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Every day we post 10 new Classical CD and DVD reviews. A free weekly summary is available by e-mail. MusicWeb is not a subscription site. To keep it free please purchase discs through our links.

  Classical Editor Rob Barnett    



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George DYSON (1883-1964)
Nebuchadnezzar for tenor, bass-baritone, chorus and orchestra (1934) [47:48]
Woodland Suite for strings and wind (flute, oboe, clarinet and bassoon ad libitum) (1921) [7:22]
O Praise God in His Holiness for chorus and orchestra (Psalm 150) (1937) [2:12]
Three Songs of Praise for accompanied chorus (string orchestra, with two timpani, two trumpets and three trombones ad libitum) (1935) [9:54]
Confortare (Be Strong and of a good courage) for chorus and orchestra (1953) [1:37]
Mark Padmore (tenor); Neal Davies (bass-baritone); BBC Symphony Chorus; BBC Symphony Orchestra/Richard Hickox 
rec. Watford Colosseum (Town Hall), 18-19 November 2006. DDD. premiere recordings
CHANDOS CHAN10439 [68:57]
Experience Classicsonline


Dyson was very much the darling of the English choral traditionalists yet resisted its cloying excesses. He wrote music with sturdiness and brilliance and had a natural aptitude for the human voice.
 
An RCM student, his professor was Stanford who was so impressed that he dissuaded Dyson from studies at Leipzig. Instead he encouraged him to spend time in Italy which he did and from which period the tone poem Siena (unrecorded) emerged. After Italy he spent time in Vienna and Berlin where Nikisch included Siena in his concert programme. He served in the Great War and survived, though not unmarked by the experience. His Canterbury Pilgrims (Chandos CHAN9531) and other choral works including to a lesser degree Quo Vadis (see end of review for a list of Dyson recordings reviewed on this site) became enduring staples of cathedral and concert hall. By contrast the symphony and the violin concerto had their premieres and then languished; he had been pigeonholed as a choral man related in some inchoate way to the Stanford tradition. In fact his choral works show an imaginative updraft borne in from Continental influences and occasionally from Sibelius.
 
His Nebuchadnezzar is a very substantial piece marked by Walton’s blazingly imaginative Belshazzar’s Feast from only three years previously. It sets words from The Book of Daniel and from Song of the Three Holy Children from The Apocrypha. The fall of the voices, both solo and occasionally choral, carry the Walton stigmata – emphasised by Dyson’s use of words many of which were set by Walton as part of his 1931 masterpiece. However this has not sucked all the originality out of Dyson’s inspiration as we can hear time after time. In the case of this work the sometimes gawky humour of Canterbury Pilgrims is absent. Instead Dyson often captures the Old Testament ferocity of the text avoiding any hint of Victorian fustian or rum-ti-tum miscalculation. There is an aggressive Orff-like edginess to Part II which contrasts with the ruggedly Elgarian power of the step-down finale of Part I. Poetry aplenty abounds in the sea-swell of Part III which also reminded me at 5:58 onwards of Holst’s Choral Symphony of 1925. In the majestic exaltation of Part IV there are moments of familiarity if you know Vaughan Williams’ Benedicite. It’s a splendid work bursting with inspiration - brilliant and majestic.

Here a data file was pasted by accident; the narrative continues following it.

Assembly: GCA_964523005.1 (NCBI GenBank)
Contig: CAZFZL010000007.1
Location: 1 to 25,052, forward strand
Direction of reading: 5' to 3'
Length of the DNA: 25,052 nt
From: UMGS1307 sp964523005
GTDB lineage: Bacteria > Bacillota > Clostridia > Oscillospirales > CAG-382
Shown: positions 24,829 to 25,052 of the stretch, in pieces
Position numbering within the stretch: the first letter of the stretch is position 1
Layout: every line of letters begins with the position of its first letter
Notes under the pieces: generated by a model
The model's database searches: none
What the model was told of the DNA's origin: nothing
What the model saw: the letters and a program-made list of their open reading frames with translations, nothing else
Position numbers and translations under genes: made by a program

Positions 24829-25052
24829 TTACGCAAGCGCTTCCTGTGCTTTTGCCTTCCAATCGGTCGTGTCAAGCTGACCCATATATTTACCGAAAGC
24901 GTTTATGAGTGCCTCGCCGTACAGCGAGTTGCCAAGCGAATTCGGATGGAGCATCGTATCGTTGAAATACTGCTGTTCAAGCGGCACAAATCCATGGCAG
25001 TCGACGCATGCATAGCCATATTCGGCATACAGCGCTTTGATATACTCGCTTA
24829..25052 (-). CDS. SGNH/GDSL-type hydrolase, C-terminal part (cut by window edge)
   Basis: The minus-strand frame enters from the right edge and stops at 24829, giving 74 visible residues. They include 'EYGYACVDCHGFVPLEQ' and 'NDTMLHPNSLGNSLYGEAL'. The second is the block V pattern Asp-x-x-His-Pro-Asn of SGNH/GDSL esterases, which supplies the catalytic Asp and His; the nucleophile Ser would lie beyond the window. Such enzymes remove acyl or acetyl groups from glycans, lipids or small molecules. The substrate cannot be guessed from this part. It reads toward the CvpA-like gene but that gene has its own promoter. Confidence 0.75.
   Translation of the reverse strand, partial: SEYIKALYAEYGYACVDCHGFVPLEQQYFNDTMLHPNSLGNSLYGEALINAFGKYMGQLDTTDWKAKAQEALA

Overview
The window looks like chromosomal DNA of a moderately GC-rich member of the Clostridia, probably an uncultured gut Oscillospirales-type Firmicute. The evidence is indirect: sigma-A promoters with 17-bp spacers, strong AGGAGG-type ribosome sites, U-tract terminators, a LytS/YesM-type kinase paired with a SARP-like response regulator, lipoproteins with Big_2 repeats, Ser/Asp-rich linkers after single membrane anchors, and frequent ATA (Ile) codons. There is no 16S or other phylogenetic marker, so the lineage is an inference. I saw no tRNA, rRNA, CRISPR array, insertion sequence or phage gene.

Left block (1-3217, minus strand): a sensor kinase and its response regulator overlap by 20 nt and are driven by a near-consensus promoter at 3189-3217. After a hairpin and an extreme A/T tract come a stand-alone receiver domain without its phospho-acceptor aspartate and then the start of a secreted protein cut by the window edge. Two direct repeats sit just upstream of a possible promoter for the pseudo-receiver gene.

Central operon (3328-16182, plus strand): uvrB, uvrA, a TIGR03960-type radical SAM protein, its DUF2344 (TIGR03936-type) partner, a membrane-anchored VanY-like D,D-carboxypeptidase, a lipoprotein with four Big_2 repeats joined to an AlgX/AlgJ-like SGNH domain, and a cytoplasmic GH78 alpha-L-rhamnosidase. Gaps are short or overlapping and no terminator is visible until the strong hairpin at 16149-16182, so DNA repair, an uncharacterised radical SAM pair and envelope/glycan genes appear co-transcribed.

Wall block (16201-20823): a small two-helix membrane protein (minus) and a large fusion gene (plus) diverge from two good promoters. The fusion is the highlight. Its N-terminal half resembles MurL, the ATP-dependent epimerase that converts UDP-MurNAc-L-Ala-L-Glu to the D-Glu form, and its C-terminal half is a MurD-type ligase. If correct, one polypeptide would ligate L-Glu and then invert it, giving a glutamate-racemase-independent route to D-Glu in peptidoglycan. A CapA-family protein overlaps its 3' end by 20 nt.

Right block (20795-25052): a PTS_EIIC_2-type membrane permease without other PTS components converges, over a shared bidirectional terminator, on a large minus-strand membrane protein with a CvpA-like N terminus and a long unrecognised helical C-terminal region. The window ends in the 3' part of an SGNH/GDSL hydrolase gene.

The little Woodland Suite comprises four movements in a light-hearted, gentle and poetic Coatesian vein. It only succumbs to jauntiness in the finale. The movements are At Evening Bell (Tranquillo); Silken Sails (Allegretto); Moon-Fairy (Andante); Elfin Market (Allegro).
 
The Three Songs of Praise include a suave and smooth Let all the world …, a cherishably lovely Ye that have spent the silent night in which the string writing is of the gentlest and a final Poet’s Hymn which has the buoyancy of the start of At the Tabard Inn.
 
The two coronation anthems have the tradition and the manner down to a tee. Listen to the grandiloquence of O Praise God in His Holiness in which the horns roll over the contours of the choir in golden balance. Confortare is very short and is just slightly distanced from Vaughan Williams in style.
 
The complementary notes are by Lewis Foreman and Freeman Dyson and provide a balance of hard information, intrigue, humanity and fascination. The whole project which is magnificently performed throughout would not have happened without the support of the Sir George Dyson Trust. I look forward to later instalments including Siena.
 
Enthusiasts for the festive yet idiosyncratic mainstream of British choral music need look no further.
 
Rob Barnett
 
Reviews of other Dyson CDs
Choral music: Somm SOMMCD014
Quo Vadis
: Chandos CHAN10061
St Paul's Voyage: Somm SOMMCD234
Symphony: Chandos CHAN10308X, Naxos 8.557720
Violin Concerto: Chandos CHAN9369


 


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